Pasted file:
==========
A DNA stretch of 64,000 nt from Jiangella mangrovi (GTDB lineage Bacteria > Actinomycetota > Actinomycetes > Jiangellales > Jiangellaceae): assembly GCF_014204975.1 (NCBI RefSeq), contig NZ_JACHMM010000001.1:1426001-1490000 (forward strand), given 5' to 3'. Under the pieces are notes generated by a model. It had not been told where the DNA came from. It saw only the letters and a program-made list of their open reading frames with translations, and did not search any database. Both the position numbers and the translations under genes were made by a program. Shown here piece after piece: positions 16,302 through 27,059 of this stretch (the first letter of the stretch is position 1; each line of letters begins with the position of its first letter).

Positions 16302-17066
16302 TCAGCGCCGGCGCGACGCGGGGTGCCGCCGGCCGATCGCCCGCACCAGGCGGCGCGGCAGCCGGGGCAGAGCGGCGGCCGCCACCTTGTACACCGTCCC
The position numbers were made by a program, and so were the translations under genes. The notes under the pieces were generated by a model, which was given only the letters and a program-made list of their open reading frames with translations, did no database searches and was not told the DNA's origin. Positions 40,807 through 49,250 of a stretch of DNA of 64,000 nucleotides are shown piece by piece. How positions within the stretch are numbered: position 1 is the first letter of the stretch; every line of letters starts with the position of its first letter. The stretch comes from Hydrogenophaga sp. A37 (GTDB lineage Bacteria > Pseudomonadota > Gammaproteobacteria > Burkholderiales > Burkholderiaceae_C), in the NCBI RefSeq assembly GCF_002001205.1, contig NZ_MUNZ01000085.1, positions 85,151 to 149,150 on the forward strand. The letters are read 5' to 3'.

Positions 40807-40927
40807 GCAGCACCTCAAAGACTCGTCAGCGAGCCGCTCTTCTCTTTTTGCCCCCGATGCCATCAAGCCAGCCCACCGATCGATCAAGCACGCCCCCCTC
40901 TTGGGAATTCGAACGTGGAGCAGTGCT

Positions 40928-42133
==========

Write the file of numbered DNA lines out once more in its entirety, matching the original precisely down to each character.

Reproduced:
A DNA stretch of 64,000 nt from Jiangella mangrovi (GTDB lineage Bacteria > Actinomycetota > Actinomycetes > Jiangellales > Jiangellaceae): assembly GCF_014204975.1 (NCBI RefSeq), contig NZ_JACHMM010000001.1:1426001-1490000 (forward strand), given 5' to 3'. Under the pieces are notes generated by a model. It had not been told where the DNA came from. It saw only the letters and a program-made list of their open reading frames with translations, and did not search any database. Both the position numbers and the translations under genes were made by a program. Shown here piece after piece: positions 16,302 through 27,059 of this stretch (the first letter of the stretch is position 1; each line of letters begins with the position of its first letter).

Positions 16302-17066
16302 TCAGCGCCGGCGCGACGCGGGGTGCCGCCGGCCGATCGCCCGCACCAGGCGGCGCGGCAGCCGGGGCAGAGCGGCGGCCGCCACCTTGTACACCGTCCC
The position numbers were made by a program, and so were the translations under genes. The notes under the pieces were generated by a model, which was given only the letters and a program-made list of their open reading frames with translations, did no database searches and was not told the DNA's origin. Positions 40,807 through 49,250 of a stretch of DNA of 64,000 nucleotides are shown piece by piece. How positions within the stretch are numbered: position 1 is the first letter of the stretch; every line of letters starts with the position of its first letter. The stretch comes from Hydrogenophaga sp. A37 (GTDB lineage Bacteria > Pseudomonadota > Gammaproteobacteria > Burkholderiales > Burkholderiaceae_C), in the NCBI RefSeq assembly GCF_002001205.1, contig NZ_MUNZ01000085.1, positions 85,151 to 149,150 on the forward strand. The letters are read 5' to 3'.

Positions 40807-40927
40807 GCAGCACCTCAAAGACTCGTCAGCGAGCCGCTCTTCTCTTTTTGCCCCCGATGCCATCAAGCCAGCCCACCGATCGATCAAGCACGCCCCCCTC
40901 TTGGGAATTCGAACGTGGAGCAGTGCT

Positions 40928-42133